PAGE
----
Yes So they want you to get into the mud with them And like you know if they if they said something like is it true or is it not? That you told the kids that they could bring the this to the that And that to this and their whole word salad situation, and you might write, It's true, I said they could bring their towels. - Yes. - And that's it. They're done. And you're like, What happened? But you answer the question. It was really, did you tell them they could bring towels or whatever? Or is it, blah, blah, blah, could they watch that movie? And you say, Yep, I said they could watch that movie. That's the fact. You strip it down to fact, right? That works great in writing, but not as great in person when there's kids and others involved. Great Rockin' can work at work where you can sort of be... Kind of to the point. But yellow rocking is this again. It's a little bit like, hey, hey, how's everyone going? You might be thinking I can need this conversation to be done. I can't stand this person, but. When you're co-parenting with a narcissistic person, it's nightmarish, especially if you have...
Shared custody because you may know when your kids are with that parent they don't enjoy it. They come back a lot more dysregulated. Their homework's not done. Are confused. I mean, in extreme cases, it just, you feel like I'm getting a different kid back and it takes days to put them back together just to send them right back. Into that situation. And no family court in the world is going to listen to that. Right. Family court is about parents rights. They present so perfectly at in the... Hearing and they're this upstanding citizen that everybody loves. Even when they're not an upstanding citizen. Yes. But yes, it is. And so family court is for parents rights, not children's rights. They're not really worried about the well-being of the child. They're worried about coming up with a settlement that's equitable. Exactly. For a lot of people this is the most painful decision of all. Do I stay in this marriage? Because at least then I'm around my kids all the time.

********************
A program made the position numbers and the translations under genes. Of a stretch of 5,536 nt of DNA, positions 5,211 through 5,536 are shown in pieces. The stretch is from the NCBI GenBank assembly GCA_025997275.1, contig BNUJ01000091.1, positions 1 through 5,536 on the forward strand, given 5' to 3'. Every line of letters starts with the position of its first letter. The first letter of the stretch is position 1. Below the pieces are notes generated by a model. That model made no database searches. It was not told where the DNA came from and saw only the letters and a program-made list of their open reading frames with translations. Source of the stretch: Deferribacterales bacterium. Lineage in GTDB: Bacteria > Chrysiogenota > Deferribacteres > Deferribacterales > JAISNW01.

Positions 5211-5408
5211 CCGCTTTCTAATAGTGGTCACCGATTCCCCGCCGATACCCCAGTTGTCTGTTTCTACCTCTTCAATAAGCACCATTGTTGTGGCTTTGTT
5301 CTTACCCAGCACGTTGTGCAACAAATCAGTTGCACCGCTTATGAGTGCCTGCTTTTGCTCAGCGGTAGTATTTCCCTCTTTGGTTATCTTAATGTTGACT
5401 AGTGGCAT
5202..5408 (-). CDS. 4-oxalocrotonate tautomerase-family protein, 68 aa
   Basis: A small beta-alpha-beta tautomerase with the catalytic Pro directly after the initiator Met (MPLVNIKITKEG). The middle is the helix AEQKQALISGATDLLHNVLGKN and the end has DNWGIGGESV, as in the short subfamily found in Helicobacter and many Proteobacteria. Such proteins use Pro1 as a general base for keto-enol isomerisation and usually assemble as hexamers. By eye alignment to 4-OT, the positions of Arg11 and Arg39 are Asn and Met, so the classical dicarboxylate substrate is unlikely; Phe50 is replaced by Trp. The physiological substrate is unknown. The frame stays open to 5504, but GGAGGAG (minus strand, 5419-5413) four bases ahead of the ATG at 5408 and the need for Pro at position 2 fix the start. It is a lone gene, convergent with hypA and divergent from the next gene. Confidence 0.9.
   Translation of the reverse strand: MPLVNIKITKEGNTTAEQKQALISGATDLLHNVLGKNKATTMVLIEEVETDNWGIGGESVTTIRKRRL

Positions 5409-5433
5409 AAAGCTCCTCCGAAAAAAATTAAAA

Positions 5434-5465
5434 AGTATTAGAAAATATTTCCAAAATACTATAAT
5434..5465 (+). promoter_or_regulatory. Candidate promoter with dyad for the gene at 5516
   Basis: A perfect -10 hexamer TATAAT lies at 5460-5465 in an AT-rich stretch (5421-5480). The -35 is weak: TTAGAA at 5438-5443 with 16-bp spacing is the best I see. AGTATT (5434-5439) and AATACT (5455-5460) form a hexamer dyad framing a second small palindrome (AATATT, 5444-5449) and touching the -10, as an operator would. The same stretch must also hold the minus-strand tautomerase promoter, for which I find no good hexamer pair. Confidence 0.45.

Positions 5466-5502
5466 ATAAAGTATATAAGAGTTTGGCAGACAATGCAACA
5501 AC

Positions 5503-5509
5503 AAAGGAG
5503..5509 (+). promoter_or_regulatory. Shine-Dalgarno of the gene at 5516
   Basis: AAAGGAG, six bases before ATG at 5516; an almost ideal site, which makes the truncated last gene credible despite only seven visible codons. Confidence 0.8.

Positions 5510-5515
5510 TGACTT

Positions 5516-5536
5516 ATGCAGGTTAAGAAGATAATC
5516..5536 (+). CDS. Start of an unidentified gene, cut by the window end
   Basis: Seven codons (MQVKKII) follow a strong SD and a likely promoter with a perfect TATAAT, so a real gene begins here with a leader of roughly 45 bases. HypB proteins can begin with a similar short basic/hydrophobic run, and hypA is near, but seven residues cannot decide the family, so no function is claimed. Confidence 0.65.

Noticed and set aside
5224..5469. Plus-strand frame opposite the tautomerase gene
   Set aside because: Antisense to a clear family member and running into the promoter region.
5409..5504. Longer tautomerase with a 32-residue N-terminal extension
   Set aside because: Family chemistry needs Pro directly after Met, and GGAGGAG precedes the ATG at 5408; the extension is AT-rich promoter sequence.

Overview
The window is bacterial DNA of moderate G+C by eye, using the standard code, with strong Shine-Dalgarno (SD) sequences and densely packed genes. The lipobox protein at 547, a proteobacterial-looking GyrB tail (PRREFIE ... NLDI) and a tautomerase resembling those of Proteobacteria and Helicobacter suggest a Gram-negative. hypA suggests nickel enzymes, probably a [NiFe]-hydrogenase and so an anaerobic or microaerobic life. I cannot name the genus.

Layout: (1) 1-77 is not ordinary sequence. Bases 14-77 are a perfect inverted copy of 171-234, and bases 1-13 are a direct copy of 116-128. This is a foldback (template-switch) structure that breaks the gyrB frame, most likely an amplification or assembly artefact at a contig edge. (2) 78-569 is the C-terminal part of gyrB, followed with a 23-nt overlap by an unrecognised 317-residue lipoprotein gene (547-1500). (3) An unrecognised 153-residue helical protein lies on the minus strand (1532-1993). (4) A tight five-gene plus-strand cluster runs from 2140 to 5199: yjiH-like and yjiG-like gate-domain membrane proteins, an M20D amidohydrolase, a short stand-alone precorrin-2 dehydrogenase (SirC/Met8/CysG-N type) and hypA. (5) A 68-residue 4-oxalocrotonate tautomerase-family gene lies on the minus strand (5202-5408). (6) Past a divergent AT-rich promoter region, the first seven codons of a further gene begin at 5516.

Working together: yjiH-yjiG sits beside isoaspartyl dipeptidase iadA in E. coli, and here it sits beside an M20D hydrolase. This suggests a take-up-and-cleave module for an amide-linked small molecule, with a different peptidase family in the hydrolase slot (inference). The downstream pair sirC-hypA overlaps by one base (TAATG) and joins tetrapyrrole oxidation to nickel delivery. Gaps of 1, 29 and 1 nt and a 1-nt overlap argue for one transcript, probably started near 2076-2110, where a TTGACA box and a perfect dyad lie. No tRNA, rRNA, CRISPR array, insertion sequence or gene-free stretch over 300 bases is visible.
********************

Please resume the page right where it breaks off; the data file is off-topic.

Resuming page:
Or do I leave it? It's really, really difficult. Yeah. Oh, God. Is there a correlation often with addiction or alcoholism and narcissists? Absolutely. I would say the correlations are sitting around somewhere around 60%. Wow. Addiction and narcissism are the... When you look at narcissism and all other mental health issues, addiction is probably the highest over life. Why is that? I mean, I think it's tricky, right? Because I think that what you've got is... It's a funny thing. Addiction often onsets young. It's from a mental health perspective, rates of addiction are highest in 18 to 25 year olds, right? Because they would have likely started the substance use...
In, you know, post-puberty adolescence, right? So they'll get into it and the addiction sort of forms, right? So, it starts to become a bit of a chicken egg. Could these narcissistic kids be the ones who are sort of feeling like they have all these emotions they're trying to keep, you know, sort of under wraps? Does the substance use sort of ignite a nascent narcissism in them? So it's sort of, they're being shaped. Depending on the substances they're using. For example, a kid who's smoking a lot of weed to not deal with their emotions is now not... With their emotions. Narcissistic people don't know how to manage their emotions. That's why they use substances, right? Because they don't want deal with it. But when you want to do the deeper dive into this conversation and it gets quite interesting is addiction is a disease, okay, plain straight up and that's why we treat it medically, right? But given that high overlap of narcissism you can treat addiction and medically all you want but if what's